Bald Eagles at Seabec, Wa

Eagle Catching Fish

Eagle Catching Fish

Eagle Landing

Eagle Landing

Bald Eagle and GB Heron fight

Bald Eagle and GB Heron fight

Great Blue Herons Fight

Great Blue Herons Fight

Eagle and Heron Standoff

Eagle and Heron Standoff

Eagle juve and Adult Fight

Eagle juve and Adult Fight

3 Eagles

3 Eagles

Eagle with Fish

Eagle with Fish

Bald Eagle fight

Bald Eagle fight

Eagles mid-air

Eagles mid-air

Eagle with Fish

Eagle with Fish

Bald Eagles at Seabec, Wa in late June during minus tides when they congregate to feed on small fish in the oyster beds during very low tides. All photographs taken with the new Canon 1dx mark ii and 300 mm f2.8 ii with either a 1.4 or 2.0 extender. This is the only time they congregate in quantities during the year with up to 50 or more eagles at a time. At times they fly right over your head, too close to focus but are generally about 30 to 100 feet away and flying back to the trees  when not eating fish.

 

 

Peregrine Falcons at Torrey Pines

Peregrine Landing

Peregrine Landing

peregrine falcons juveniles

peregrine falcons juveniles

peregrine falcons juveniles

peregrine falcons juveniles

peregrine falcon talons

peregrine falcon talons

Peregrine falcons flight

Peregrine falcons flight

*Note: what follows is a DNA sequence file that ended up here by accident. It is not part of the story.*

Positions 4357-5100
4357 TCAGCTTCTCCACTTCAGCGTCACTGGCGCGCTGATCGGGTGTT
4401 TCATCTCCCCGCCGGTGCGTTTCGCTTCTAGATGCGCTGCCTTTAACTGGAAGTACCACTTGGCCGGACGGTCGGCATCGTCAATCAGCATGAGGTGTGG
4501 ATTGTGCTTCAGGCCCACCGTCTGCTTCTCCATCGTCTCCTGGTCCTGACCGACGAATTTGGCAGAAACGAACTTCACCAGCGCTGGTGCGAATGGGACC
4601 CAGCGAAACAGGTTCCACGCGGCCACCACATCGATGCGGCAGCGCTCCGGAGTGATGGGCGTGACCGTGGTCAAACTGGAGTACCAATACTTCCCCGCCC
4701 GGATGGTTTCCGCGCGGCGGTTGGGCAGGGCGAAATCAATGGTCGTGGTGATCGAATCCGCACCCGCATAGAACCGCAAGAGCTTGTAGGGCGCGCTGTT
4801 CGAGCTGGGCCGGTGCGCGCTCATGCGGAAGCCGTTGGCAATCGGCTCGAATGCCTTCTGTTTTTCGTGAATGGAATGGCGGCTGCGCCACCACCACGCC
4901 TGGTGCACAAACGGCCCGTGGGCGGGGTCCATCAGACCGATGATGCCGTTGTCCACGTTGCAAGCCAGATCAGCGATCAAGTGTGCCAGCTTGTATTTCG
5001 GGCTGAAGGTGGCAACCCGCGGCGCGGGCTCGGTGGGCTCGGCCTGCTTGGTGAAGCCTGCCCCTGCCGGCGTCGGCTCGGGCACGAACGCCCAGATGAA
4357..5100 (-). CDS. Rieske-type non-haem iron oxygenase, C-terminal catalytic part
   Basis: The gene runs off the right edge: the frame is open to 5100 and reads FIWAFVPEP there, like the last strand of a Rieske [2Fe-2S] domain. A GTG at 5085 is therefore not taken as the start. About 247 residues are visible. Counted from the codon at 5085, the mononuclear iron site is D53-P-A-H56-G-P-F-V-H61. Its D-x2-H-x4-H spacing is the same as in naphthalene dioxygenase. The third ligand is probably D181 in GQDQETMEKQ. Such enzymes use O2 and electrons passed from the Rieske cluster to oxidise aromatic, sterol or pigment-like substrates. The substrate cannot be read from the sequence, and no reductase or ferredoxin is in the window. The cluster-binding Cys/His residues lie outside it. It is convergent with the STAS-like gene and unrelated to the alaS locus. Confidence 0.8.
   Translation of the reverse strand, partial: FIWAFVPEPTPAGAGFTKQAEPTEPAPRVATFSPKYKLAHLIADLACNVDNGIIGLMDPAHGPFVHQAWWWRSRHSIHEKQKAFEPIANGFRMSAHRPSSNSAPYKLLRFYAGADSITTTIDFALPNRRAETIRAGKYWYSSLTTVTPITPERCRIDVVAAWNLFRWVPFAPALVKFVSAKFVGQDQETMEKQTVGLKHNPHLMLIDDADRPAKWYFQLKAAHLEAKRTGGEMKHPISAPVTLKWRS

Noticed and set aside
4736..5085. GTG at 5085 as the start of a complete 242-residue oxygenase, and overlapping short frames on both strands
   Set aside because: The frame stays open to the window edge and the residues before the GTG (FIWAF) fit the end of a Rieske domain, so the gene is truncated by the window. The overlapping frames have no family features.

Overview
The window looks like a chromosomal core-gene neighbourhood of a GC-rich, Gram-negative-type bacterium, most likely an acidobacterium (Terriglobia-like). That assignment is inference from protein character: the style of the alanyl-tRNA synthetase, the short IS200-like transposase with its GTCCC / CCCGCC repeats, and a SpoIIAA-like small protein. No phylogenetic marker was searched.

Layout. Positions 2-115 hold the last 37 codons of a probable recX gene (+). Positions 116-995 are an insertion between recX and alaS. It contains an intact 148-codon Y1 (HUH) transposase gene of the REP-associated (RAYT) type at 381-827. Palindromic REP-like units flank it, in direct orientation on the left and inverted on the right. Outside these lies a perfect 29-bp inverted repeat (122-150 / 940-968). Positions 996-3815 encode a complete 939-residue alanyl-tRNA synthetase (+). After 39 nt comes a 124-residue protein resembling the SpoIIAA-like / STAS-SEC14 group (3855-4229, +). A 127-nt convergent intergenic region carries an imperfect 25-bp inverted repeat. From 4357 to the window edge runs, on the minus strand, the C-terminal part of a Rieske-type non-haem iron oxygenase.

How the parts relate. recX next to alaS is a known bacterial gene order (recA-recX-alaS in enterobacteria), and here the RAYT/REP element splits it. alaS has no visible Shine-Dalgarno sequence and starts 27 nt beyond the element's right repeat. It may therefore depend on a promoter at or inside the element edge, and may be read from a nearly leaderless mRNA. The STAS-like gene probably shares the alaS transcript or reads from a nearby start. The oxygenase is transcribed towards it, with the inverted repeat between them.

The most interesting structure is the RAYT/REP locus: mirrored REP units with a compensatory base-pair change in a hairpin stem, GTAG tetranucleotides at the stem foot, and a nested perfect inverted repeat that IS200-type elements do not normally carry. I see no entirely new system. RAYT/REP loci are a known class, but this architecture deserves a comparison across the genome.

peregrine juvenile -where's dinner ?

peregrine juvenile -where’s dinner ?

peregrine on branch

peregrine on branch

peregrine landing

peregrine landing

peregrine takeoff

peregrine takeoff

peregrine takeoff

peregrine takeoff

peregrine watching helicopter

peregrine watching helicopter

3 juvenile falcons with piggyback

3 juvenile falcons with piggyback

Peregrines transfer food

Peregrines transfer food

I just spent about 6 days photographing the Peregrine Falcons at Torrey Pines St Park in La Jolla, Ca. The juvenile falcons are about 2 weeks out of their nest on the cliffs and are flying aerial acrobats. Peregrines are the fastest animal or bird on the planet with speeds clocked at over 250 mph in a dive. They prey on smaller birds by literally knocking them out of the sky and then catching them in their talons. Prey is passed to the juveniles in mid-air by the parents and also stolen from siblings in flight. The juveniles will be fed  by parents for about a month and then will learn how to catch their own prey and move to their own territory and live independently.